After taking down the big white tents at Esther Short Park this week, Cody Gray deemed his first-ever Spring Brewfest a successful event with staying power.
Gray, who’s taken the lead on organizing downtown Vancouver’s summer beer festivals since 2012, says the two-day event drew more than 3,100 attendees over the weekend. Nearly three dozen brewers, several distillers, a cider maker and a whisky bar set up shop under the tents this time, and Gray’s already making plans for next year’s spring beer festival.
“It’s like any business,” he said. “You just try to make continuous improvements.”
When Gray launched the summer Brewfest in 2012, Clark County was home to only a couple breweries, he said. But the past few years have been somewhat of a booming time for the local beer scene. In the past three years, the number of breweries in the county has increased about eightfold, Gray said.
“Many of them don’t even have a tasting room, they’re so small,” he said. “But they’re looking to grow, and the distributors are starting to realize that.”
In the last few years, downtown Vancouver has welcomed several new breweries, Loowit, Old Ivy, Dirty Hands and Mt. Tabor included. A couple new breweries are also coming soon to Battle Ground and Uptown Village, Gray said.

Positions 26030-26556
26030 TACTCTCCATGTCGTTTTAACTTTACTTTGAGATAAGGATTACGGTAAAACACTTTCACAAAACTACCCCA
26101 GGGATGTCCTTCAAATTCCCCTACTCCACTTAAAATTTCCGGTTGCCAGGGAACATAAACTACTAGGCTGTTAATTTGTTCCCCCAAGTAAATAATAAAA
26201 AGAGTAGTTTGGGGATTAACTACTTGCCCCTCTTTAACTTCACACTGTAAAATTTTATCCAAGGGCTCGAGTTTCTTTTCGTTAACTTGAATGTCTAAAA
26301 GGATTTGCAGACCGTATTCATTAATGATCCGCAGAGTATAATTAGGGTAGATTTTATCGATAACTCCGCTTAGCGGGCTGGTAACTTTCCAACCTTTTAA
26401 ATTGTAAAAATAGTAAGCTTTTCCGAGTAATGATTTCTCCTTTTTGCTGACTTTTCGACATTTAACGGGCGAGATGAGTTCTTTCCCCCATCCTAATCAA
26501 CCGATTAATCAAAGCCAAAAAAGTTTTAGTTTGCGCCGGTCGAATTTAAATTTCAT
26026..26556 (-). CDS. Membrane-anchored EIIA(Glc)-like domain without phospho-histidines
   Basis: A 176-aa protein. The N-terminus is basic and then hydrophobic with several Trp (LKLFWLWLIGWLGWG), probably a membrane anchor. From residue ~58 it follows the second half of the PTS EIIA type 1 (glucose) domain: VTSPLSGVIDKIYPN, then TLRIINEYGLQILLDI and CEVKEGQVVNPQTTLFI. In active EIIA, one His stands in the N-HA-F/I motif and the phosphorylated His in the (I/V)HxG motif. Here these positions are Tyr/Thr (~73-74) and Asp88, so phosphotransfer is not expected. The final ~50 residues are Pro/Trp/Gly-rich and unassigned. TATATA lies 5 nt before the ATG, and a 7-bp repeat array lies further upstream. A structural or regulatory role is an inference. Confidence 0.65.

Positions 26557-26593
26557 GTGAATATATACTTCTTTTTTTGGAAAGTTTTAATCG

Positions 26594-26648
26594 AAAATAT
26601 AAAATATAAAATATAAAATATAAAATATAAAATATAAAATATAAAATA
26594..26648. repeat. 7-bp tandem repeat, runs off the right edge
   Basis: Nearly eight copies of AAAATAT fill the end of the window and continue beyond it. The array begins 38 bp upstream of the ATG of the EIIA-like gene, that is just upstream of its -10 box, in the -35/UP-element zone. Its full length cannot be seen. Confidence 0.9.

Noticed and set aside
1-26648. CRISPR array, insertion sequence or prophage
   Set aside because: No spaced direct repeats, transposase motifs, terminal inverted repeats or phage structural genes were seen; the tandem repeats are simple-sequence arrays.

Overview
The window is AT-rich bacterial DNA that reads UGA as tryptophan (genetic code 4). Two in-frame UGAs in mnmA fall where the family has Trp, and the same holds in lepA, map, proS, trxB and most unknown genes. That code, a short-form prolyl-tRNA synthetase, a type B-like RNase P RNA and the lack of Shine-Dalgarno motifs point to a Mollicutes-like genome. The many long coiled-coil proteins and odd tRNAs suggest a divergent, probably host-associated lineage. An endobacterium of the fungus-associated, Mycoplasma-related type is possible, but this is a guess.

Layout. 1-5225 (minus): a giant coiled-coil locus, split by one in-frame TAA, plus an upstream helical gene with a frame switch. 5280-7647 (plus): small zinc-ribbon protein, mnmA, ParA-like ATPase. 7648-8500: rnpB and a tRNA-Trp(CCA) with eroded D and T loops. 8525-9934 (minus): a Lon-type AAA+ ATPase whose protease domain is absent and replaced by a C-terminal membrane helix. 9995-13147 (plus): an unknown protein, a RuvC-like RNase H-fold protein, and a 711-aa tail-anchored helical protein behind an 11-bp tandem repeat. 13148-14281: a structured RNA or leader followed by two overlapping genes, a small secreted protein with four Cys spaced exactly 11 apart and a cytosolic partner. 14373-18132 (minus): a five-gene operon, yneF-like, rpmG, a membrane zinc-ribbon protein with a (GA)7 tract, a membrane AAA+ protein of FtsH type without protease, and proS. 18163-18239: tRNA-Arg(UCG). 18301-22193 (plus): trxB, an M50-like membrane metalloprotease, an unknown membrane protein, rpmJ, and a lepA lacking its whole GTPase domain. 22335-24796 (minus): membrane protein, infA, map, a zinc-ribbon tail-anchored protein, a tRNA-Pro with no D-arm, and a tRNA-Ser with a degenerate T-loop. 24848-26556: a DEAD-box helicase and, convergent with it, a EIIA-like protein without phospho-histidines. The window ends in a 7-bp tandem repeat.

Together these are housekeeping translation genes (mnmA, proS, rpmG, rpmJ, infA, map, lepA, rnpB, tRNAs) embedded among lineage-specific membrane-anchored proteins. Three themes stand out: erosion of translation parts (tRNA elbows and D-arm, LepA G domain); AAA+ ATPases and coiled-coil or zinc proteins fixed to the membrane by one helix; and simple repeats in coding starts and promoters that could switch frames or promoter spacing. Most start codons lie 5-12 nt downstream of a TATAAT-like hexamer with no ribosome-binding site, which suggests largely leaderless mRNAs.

The fledgling Fortside Brewing Company, in central Vancouver on Andresen Road, launched its beer at the spring Brewfest before even opening the brewery. Plans are in the works to open the doors next month.
Gray expects the growth trend to continue in the coming years as brewers look to open businesses outside the more competitive and expensive Portland market.
“Portland finally got saturated,” he said. “And people are looking around for a market, and they were like, ‘Why hasn’t anybody opened up a brewery in Vancouver?, “
The timing of the spring festival was perfect, Gray said. It coincided with the first day of the new season, the beginning of March Madness and the return of the Vancouver Farmers Market just a block away on the other side of the park. Gray hopes to keep it that way in 2016, if he can.
Brewfest also raised more than $3,000 for three charities: Northwest Battle Buddies, Disabled American Veterans and Second Chance Companions. Since Gray’s first Brewfest three years ago, the festivals have raised more than $20,000 for the charities.
With warmer weather, Gray’s summer festival has been a bigger attraction over the past few years. In 2014, it featured nearly 50 brewers, winemakers, cider makers and distillers.
About 5,600 people showed up last summer, a nearly 18 percent increase in attendance from 2013’s summer Brewfest, Gray said.